An advisory opinion is not legally binding, but advocates and legal experts said it would help shape international law and provide clarity on the obligations of countries to protect their people from the worsening impacts of global warming.
Yeo, from the Solomon Islands, recalled the "terrifying" experience he had as an undergraduate studying first in Fiji and later in Vanuatu when cyclones hit.
"When we came out after the cyclone passed, it was like someone had dropped a bomb in Fiji. It was truly horrific," he said, referring to Cyclone Winston in 2016.
"We really need to speed up our game to address climate change," said Yeo, 26, by phone from New York, where he is now based. "We're racing against time."
From worsening droughts to rising sea levels, climate change is increasingly seen as a human rights risk and a growing number of climate litigation cases that invoke basic rights have been launched against governments and companies around the world.
Companies that extract coal, oil and natural gas have been targeted in a series of climate lawsuits, and legal analysts said the surge in law-based climate action could help make up for the snail's pace of global climate talks.
This includes at the U.N. climate summit in the Scottish city of Glasgow in November, in which efforts to create a new fund to cover climate loss and damage faced resistance from rich nations, despite the problem winning greater recognition.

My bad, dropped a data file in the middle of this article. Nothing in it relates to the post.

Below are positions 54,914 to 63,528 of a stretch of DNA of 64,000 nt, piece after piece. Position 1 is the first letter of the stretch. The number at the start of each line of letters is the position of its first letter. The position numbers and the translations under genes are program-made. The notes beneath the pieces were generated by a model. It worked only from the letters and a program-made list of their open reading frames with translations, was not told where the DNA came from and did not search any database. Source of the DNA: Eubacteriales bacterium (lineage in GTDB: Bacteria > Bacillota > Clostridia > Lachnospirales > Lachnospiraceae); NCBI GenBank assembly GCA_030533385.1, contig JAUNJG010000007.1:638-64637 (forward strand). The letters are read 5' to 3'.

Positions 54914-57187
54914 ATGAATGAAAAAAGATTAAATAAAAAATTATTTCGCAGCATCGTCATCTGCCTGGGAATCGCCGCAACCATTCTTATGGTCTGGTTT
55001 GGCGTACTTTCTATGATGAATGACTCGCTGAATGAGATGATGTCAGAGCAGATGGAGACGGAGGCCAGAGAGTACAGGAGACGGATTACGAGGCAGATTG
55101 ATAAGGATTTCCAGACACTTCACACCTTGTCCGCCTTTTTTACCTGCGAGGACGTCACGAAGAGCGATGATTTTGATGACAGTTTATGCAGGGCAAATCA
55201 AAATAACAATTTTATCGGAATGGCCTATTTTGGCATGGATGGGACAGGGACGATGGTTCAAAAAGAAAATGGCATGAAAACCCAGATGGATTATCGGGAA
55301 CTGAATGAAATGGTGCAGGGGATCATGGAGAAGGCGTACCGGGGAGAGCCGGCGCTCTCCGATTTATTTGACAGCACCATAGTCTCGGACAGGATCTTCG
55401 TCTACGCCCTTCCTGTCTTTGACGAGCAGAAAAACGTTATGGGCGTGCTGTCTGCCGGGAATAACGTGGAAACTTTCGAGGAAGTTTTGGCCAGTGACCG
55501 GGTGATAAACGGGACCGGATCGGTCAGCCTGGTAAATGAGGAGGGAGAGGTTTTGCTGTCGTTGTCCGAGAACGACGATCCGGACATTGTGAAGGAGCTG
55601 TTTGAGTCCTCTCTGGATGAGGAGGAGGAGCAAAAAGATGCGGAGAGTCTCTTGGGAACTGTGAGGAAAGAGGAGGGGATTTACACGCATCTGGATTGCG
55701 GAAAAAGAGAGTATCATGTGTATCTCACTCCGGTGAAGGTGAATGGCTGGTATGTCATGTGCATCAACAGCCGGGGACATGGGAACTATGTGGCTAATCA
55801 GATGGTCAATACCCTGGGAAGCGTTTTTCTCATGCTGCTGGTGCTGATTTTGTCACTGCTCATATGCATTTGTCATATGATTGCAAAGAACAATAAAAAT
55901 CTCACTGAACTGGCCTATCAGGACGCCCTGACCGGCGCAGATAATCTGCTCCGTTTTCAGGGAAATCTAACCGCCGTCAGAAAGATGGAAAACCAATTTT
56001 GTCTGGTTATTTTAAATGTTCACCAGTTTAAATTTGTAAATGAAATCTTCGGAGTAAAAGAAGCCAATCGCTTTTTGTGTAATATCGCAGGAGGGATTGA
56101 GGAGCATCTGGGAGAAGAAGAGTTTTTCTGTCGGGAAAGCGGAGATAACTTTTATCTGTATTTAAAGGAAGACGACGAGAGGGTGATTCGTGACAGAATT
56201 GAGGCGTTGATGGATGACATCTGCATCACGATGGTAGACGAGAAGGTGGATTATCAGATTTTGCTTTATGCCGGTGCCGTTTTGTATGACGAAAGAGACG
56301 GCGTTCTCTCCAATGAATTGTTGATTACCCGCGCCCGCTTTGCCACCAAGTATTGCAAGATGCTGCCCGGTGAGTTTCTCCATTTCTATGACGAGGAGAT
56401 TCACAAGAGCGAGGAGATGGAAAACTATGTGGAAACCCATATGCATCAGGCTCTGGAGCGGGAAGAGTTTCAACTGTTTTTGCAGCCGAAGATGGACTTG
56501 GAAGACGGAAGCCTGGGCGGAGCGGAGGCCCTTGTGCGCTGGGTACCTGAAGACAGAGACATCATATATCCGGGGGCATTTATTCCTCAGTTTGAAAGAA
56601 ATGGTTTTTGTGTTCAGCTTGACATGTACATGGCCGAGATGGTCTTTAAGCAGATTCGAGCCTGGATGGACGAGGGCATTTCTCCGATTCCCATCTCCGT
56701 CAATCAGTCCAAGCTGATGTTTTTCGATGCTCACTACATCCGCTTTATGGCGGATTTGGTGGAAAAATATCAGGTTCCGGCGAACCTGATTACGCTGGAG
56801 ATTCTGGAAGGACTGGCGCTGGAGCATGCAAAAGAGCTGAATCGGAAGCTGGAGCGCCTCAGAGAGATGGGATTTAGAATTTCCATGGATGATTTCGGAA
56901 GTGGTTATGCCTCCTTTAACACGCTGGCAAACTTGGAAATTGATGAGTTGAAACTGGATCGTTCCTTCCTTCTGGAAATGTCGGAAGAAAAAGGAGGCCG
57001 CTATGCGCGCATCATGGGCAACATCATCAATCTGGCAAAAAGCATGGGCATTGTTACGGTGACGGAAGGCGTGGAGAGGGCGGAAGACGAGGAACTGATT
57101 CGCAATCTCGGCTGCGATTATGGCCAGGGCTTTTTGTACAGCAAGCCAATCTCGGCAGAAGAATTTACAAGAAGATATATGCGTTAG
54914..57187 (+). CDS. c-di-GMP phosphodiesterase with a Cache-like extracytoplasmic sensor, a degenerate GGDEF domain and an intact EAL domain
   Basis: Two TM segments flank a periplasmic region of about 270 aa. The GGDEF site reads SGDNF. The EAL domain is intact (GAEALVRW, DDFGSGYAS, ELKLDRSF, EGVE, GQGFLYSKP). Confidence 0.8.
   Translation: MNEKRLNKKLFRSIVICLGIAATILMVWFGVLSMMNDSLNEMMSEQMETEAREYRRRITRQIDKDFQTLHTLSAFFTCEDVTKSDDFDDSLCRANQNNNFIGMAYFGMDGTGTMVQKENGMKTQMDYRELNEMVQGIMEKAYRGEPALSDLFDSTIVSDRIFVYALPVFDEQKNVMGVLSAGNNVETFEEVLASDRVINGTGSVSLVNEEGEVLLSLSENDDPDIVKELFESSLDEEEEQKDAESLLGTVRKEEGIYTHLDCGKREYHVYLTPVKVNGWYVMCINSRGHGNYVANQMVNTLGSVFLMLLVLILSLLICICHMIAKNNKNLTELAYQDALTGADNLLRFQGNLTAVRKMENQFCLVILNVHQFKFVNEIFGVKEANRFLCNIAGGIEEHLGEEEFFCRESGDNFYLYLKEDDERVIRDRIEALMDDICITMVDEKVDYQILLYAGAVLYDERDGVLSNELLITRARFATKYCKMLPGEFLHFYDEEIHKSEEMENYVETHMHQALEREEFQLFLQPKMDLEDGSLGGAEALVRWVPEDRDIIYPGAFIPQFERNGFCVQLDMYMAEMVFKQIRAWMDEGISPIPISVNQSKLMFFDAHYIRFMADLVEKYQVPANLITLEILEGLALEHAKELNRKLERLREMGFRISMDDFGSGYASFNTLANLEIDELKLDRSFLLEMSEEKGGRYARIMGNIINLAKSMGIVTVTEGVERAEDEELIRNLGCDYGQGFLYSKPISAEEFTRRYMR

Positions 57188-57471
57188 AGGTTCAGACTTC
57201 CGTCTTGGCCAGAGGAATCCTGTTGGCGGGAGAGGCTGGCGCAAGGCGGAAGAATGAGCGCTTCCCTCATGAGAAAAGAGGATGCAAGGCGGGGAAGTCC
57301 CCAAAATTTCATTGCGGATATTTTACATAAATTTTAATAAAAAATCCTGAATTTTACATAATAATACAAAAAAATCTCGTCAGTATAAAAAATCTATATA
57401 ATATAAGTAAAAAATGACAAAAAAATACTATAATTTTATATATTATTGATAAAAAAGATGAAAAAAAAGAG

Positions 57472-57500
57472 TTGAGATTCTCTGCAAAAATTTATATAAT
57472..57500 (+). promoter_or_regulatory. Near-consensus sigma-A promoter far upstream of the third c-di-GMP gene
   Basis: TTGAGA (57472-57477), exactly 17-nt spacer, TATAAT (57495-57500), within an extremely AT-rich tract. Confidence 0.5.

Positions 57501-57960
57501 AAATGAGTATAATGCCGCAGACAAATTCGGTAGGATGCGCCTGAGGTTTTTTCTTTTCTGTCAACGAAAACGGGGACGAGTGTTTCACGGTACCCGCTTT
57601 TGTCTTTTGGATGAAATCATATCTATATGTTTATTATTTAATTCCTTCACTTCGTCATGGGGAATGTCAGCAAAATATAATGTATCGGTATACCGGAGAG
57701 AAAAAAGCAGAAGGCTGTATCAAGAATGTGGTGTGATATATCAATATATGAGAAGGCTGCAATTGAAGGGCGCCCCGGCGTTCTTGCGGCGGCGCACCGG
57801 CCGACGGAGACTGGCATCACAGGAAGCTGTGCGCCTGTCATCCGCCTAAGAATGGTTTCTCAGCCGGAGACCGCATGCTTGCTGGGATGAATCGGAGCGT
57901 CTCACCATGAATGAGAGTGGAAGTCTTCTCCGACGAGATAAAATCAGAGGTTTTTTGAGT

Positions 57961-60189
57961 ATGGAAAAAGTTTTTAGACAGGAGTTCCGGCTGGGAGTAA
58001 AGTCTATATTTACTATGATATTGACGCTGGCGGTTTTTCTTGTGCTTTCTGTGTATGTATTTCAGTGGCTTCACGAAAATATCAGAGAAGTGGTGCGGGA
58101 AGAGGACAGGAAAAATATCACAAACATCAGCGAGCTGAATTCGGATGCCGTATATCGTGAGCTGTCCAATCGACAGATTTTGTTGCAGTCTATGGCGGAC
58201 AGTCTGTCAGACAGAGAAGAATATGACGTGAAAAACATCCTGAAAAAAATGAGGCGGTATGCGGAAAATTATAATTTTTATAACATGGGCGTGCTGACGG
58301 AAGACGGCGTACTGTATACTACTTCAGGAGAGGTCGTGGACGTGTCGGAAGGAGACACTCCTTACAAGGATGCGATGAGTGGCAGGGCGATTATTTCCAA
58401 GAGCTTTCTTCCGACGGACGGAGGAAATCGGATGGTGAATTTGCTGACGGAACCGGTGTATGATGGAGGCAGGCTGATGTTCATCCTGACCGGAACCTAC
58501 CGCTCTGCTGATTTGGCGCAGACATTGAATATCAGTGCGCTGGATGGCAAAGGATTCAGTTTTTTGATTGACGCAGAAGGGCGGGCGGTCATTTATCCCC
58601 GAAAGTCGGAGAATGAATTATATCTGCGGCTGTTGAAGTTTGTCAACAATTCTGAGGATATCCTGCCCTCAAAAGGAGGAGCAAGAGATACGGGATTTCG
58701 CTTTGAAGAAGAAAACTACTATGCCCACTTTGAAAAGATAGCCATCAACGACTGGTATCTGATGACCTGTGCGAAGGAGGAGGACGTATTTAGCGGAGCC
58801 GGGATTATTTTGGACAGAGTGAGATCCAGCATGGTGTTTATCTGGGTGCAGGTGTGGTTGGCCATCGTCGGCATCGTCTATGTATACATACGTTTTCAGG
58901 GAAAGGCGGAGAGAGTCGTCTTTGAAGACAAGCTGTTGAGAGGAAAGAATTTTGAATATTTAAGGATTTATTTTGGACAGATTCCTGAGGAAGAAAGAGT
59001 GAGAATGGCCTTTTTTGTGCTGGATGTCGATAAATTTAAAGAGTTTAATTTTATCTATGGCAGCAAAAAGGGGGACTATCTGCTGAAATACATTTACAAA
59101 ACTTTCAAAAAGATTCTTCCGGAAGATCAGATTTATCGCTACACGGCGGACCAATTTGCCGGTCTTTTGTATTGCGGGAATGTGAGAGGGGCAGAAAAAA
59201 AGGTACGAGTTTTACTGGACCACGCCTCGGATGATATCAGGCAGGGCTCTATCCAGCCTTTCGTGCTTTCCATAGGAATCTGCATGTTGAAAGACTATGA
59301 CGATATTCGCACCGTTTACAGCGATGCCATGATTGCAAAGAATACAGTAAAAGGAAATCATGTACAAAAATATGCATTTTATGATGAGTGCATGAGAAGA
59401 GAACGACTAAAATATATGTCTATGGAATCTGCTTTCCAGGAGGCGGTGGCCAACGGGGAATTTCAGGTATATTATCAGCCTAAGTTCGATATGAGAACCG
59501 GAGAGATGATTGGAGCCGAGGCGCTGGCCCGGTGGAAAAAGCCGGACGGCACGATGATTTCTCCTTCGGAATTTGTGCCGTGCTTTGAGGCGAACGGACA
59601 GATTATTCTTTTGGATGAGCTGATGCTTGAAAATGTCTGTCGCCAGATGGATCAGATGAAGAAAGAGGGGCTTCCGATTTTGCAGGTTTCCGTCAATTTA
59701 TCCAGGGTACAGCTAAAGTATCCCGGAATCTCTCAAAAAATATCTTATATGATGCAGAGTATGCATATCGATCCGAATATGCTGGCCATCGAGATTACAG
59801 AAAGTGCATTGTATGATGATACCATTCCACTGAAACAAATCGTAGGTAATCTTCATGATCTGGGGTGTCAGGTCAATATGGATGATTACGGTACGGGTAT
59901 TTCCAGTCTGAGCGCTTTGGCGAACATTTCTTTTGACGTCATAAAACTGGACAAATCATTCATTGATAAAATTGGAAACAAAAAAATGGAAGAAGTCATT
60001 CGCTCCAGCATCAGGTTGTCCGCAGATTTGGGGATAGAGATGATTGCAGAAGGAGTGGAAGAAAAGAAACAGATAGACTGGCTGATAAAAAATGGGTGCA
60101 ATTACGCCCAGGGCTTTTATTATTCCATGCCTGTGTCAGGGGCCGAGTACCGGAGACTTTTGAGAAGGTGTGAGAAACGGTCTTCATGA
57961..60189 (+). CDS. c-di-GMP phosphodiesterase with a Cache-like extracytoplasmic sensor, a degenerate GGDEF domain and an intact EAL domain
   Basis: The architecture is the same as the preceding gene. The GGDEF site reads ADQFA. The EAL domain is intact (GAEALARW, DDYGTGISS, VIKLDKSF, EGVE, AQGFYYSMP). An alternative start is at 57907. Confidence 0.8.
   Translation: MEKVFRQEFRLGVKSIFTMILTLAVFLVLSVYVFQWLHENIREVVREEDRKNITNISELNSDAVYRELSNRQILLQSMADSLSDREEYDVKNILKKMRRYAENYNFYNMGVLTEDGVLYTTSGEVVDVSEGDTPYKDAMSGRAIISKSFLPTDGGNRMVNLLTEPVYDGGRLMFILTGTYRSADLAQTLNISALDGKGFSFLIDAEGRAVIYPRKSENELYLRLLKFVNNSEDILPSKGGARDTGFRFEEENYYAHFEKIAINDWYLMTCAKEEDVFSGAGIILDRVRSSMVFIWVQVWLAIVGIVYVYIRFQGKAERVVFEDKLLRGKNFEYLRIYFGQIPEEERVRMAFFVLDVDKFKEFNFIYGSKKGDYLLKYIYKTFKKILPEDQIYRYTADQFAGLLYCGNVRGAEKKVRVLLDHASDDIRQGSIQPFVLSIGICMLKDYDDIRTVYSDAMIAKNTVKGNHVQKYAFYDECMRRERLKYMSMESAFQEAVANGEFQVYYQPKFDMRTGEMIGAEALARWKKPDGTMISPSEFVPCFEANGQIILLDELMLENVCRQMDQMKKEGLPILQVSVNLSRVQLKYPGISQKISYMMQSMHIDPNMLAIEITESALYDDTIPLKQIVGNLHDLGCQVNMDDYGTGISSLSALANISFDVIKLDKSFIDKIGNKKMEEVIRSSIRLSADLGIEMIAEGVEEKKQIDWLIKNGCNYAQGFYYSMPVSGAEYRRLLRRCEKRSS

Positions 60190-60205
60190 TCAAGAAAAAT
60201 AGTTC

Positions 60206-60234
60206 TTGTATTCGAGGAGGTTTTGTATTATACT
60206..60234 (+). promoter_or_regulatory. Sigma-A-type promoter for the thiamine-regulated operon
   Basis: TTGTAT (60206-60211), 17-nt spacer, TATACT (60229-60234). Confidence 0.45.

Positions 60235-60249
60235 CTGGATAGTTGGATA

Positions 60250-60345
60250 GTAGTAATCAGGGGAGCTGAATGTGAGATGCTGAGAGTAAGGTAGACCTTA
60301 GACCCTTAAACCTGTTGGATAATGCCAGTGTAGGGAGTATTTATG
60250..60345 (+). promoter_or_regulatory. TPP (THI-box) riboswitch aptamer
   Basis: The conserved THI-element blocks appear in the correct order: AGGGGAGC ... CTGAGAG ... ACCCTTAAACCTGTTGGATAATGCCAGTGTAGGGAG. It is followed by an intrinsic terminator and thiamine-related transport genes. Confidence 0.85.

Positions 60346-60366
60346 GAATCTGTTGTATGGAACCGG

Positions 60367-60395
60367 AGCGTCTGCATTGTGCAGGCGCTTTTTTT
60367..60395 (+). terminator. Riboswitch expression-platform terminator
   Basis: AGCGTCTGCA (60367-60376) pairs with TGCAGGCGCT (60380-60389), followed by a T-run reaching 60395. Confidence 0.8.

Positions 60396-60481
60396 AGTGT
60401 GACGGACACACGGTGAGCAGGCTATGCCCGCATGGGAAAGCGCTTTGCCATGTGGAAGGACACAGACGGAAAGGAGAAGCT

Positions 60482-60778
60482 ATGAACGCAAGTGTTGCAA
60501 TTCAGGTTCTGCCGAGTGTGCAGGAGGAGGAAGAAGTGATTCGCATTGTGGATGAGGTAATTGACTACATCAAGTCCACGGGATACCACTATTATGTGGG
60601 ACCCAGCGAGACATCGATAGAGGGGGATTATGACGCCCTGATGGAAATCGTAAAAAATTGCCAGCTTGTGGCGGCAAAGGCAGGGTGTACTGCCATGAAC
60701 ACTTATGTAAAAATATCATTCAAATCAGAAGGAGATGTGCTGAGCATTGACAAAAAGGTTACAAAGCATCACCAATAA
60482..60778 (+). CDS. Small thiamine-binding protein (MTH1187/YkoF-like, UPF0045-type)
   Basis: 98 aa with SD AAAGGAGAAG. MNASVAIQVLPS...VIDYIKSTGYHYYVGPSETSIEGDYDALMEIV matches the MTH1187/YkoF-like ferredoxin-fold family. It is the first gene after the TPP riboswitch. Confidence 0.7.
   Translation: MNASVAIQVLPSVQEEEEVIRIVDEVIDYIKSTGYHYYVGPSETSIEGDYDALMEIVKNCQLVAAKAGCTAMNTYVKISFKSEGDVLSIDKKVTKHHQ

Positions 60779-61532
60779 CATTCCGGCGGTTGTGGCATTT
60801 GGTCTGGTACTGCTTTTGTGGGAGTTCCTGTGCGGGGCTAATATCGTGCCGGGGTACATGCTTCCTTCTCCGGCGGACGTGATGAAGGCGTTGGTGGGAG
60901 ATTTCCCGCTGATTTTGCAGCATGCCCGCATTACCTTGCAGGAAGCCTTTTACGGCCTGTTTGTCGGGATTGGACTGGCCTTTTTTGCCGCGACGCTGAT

"We saw that explicitly at Glasgow where loss and damage was a critical issue for climate-vulnerable nations and yet progress on that question of damage was blocked," said Carroll Muffett, chief executive of the nonprofit Center for International Environmental Law.
"It's unsurprising that having spent three decades trying to get an answer to these questions ... through diplomatic processes that you would see small island nations and other climate-vulnerable countries turning to legal processes," he said.
Lavetanalagi Seru from the Pacific Islands Climate Action Network, an advocacy group helping the Vanuatu government to rally support ahead of the September vote at the U.N. General Assembly, said he expected pushback from industrialised nations.
But he urged countries to throw their support behind Vanuatu's campaign, saying a legal opinion from the ICJ would provide a "moral call" to governments to increase their climate ambitions and cut emissions quicker.
Seru from Fiji said the resolution "speaks volumes" about the realities faced by many small island developing states, adding that many governments are struggling to cope with climate change impacts, from food security to health.
"They are using all the tools that are available to seek not only justice but also the support that is needed," the regional policy coordinator added.
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(Reporting by Beh Lih Yi @behlihyi in Kuala Lumpur; Editing by Helen Popper and Megan Rowling. Please credit the Thomson Reuters Foundation, the charitable arm of Thomson Reuters, that covers the lives of people around the world who struggle to live freely or fairly. Visit http://news.trust.org)